I’d be remiss if I didn’t stop talking about the cushion profile (which truly is the best feature of the shoe, as you get all the cushioning for a weight of around 10 oz), and start talking about why this shoe fits in with natural motion shoes. Asics put only a 4mm heel toe drop in the shoe, which really seems to hit the sweet spot for me – I tend to feel a bit underwhelmed by zero drop or 8mm drop, which is really just personal preference. This, combined with the shape of the last and construction of the upper is what makes it a natural motion offering. Asics went against their trademark last to widen the toe box out slightly to give your toes room to splay (which they do REALLY well in pair of Injinji Toesocks, reviewed by yours truly here), and allow for the ball of your foot to spread on impact. The shoe also has no pronation correction, so your foot can roll naturally. Some will like this, some will not. I personally like the approach, as it took a natural motion shoe, and just stuck some more protection on it.

The toe box is widened on the Asics 33-M to allow for natural foot movement.

I also feel from logging so many testing miles in the shoe that it’s built to last. The other danger of maximally cushioned shoes is the increased ability to wear overpronation patterns in the cushioning. Simply put, none of that cushion resists the foot roll; the long term effects (much like the barefoot running movement of years past) are yet to be seen. The Asics 33-M differs from this in that it offers that cushion/protection, just more firmly than others.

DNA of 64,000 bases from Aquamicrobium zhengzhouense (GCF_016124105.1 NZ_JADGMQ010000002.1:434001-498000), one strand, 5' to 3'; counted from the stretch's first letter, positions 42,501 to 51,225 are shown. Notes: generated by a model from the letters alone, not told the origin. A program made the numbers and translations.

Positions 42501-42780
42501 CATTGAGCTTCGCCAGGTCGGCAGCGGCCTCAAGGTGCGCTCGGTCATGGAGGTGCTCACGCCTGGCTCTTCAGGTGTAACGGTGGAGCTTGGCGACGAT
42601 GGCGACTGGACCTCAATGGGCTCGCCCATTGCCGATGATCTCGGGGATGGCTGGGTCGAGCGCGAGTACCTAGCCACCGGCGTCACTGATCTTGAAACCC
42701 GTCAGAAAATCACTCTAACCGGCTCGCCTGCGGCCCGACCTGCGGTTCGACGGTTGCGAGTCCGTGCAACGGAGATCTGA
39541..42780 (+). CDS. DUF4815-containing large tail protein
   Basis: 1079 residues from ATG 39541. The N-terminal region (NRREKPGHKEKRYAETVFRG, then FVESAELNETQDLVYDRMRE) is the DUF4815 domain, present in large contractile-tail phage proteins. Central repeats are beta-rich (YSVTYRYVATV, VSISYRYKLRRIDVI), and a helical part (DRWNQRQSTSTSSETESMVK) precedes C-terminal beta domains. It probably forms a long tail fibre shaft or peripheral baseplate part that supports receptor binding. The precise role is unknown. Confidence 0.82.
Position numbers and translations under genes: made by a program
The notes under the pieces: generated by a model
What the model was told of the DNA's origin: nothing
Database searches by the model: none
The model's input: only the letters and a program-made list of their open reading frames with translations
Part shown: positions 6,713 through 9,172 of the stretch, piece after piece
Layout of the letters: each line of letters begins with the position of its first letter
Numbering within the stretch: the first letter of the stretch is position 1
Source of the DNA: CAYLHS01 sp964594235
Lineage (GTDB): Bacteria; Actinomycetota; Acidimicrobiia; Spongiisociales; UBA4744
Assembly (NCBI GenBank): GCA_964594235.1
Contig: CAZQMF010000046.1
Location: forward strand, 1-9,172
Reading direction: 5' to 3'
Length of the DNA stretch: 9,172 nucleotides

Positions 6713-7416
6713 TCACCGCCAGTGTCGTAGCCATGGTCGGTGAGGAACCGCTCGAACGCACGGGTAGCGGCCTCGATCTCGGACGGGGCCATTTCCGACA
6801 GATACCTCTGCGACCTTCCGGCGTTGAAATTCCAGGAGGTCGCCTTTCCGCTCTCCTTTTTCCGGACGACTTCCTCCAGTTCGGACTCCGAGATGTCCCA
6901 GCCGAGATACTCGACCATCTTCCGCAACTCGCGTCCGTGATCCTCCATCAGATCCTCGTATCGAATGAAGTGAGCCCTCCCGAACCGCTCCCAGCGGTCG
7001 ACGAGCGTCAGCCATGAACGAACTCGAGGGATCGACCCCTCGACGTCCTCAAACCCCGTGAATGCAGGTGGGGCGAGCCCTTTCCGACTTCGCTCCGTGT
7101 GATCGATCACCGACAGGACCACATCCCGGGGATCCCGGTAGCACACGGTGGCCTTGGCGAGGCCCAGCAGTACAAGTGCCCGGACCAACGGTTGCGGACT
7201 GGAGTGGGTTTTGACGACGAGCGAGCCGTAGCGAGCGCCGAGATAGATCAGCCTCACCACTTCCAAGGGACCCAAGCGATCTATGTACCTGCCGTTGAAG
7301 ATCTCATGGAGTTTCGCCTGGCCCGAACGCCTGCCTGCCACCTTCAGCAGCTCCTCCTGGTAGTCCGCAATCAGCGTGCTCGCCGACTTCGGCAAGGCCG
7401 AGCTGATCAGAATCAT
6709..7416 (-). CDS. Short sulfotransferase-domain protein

Final Thoughts on the Asics 33-M

Overall, the Asics 33-M is a great selection for long distance runners who seek enhanced cushion and protection without gaining stability and pronation correction. The widened toe box and roomy last combine with a maximal cushioning platform to create a ride that is unique to Asics. Give them a try for long miles (and give them a chance to break in) and you won’t be disappointed. The added bonus is that the Asics 33-M comes in on the lower range for a maximal shoe (most are running in the $160 and above range), so at $140 it actually becomes an easier choice for you. Support your local running store or head over to the Asics website to check out the Asics 33-M in a few different colors. Cheers.